Maturity and playfulness
Today the anarchist movement is a mature global network of activist collectives, involved in any number of struggles and constructive projects – from resistance to mining in Indonesia and anti-nuclear action in Germany, through solidarity with Palestinians in the West Bank and communal farming in France, and on to climate campaigning in Britain and labour struggles in South Africa. Anarchists also participate in, and are often the main organizers of, projects and campaigns which have a much broader appeal – research groups who monitor the corporate world or international institutions, local economic initiatives, women’s health collectives, non-profit bicycle workshops, public art projects… The number of anarchist publications, bookfairs and websites is rising every year, as is the geographical, cultural and age diversity among anarchists themselves.
Another feature of anarchist action is its creativity and playfulness. Inspired throughout its history by avant-garde movements from the surrealists to the Situationists, and more recently by a diversity of global cultures and subcultures, anarchism today displays more humour and fun than perhaps any political movement in history. Activists will often stage street theatre displays, art exhibitions and elaborate hoaxes; they might come to a demonstration dressed up as turtles, pink fairies or business people; and they will certainly pay attention to the beauty as well as the productivity of their eco-farms and community gardens.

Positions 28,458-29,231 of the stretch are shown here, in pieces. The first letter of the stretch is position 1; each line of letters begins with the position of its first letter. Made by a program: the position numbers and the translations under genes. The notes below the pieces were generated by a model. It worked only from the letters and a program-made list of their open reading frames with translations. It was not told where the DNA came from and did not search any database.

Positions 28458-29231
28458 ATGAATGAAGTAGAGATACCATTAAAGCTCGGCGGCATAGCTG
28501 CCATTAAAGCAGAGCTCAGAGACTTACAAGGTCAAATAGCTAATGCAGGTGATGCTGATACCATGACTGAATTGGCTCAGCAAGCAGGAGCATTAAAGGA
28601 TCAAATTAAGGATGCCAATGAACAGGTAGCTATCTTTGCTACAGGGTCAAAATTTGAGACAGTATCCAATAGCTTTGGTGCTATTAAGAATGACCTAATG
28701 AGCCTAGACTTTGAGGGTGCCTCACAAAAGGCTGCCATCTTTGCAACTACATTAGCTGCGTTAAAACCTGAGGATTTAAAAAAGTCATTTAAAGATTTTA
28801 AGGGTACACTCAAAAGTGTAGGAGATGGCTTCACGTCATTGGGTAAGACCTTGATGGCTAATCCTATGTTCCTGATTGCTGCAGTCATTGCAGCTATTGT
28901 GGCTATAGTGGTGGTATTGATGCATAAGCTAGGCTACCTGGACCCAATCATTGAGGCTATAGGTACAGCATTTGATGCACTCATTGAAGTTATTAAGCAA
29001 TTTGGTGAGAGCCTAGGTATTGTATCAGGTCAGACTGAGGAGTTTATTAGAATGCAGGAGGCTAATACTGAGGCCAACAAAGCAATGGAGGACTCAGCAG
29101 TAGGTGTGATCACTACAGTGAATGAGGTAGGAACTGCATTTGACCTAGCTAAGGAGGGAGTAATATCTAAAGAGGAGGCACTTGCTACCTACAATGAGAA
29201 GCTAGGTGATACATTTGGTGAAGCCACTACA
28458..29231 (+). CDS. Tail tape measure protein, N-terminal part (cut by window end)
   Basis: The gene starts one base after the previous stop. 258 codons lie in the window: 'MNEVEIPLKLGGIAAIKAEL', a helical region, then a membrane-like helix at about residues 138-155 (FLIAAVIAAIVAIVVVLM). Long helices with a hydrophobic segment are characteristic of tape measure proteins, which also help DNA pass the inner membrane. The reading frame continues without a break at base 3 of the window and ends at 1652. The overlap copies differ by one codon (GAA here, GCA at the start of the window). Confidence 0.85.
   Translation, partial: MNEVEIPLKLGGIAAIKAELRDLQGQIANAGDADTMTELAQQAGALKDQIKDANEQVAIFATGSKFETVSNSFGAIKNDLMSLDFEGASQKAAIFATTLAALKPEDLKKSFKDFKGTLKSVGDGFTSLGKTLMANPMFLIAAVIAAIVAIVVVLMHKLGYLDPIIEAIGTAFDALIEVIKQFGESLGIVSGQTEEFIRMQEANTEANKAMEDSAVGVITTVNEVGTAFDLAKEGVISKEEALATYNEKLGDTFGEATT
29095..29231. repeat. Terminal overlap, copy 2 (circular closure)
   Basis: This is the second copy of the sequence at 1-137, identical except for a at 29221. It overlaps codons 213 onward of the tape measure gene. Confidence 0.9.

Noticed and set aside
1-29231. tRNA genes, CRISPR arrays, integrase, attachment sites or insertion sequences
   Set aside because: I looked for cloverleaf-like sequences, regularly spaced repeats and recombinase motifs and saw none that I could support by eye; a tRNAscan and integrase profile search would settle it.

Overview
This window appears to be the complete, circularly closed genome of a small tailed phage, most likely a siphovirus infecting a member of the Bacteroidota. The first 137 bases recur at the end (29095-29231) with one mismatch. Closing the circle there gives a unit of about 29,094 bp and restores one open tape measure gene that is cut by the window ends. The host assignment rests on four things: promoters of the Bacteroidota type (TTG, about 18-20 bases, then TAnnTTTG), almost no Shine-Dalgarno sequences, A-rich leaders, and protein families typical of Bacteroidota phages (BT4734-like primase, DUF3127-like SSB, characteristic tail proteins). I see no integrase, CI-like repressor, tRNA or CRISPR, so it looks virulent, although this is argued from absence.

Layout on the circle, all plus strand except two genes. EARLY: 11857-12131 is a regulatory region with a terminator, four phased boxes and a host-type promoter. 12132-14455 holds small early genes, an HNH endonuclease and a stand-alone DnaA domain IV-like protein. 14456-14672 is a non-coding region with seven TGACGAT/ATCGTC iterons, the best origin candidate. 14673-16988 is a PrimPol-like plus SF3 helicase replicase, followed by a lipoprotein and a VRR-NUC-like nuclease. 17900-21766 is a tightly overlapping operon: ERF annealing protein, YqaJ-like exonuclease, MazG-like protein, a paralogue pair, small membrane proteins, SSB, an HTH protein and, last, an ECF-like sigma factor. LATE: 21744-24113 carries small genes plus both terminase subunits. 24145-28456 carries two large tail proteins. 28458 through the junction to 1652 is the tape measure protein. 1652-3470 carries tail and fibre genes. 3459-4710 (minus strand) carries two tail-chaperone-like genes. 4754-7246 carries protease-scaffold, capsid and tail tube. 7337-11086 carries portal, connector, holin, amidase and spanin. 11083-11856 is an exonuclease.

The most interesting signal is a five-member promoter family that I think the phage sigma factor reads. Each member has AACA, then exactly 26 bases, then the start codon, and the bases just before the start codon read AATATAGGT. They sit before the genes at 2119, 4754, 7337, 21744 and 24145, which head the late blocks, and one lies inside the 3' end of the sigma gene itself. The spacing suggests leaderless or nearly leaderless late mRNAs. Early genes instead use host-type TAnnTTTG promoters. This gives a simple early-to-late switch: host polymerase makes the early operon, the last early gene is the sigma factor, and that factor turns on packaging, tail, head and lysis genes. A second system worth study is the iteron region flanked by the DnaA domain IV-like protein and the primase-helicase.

Yes despite all these features, most of the public is only exposed to anarchism when some of its exponents employ confrontational tactics in mass protests – smashing the windows of banks and corporate outlets, blockading political and economic summits and, in some countries, fighting police and/or neo-Nazis in the streets. Whether these tactics are still effective or have turned into theatrical rituals is debatable. I, for one, believe that the occasional public display of organized rage and well-targeted disruption contributes to the vigour and dynamism of the ongoing social struggle. Also debatable is whether this gives anarchists a positive or a negative reputation. Here, it is worth noting that many people who complain about confrontational action in their own countries are quite supportive of similar or even more militant tactics when they occur in Libya, Bolivia or Iran. Are they merely not-in-my-back-yard pacifists? Or do they believe that their right occasionally to elect a capitalist politician gives their governments more legitimacy than a dictatorship should enjoy? Anarchists certainly do not.
In a future plagued by energy scarcity, climate instability and financial meltdown, anarchist values and forms of organization will become increasingly important. The 21st century may well see the collapse of global capitalism under the weight of its own excesses – but there is no guarantee that what we get instead will be any more humane or equal. Eco-fascism, eco-feudalism and eco-fundamentalism are just as likely. The challenge anarchists and their allies face today is to disseminate their skills and ideas, creating a better chance that the move through industrial collapse will lead to a truly liberated world.
Emma Goldman, Anarchism and Other Essays
Colin Ward, Anarchy in Action
Gustav Landauer, Revolution and Other Writings
Daniel Guerin, No Gods, No Masters: An Anthology of Anarchism
Peter Marshall, Demanding the Impossible: A History of Anarchism
David Graeber, Direct Action: An Ethnography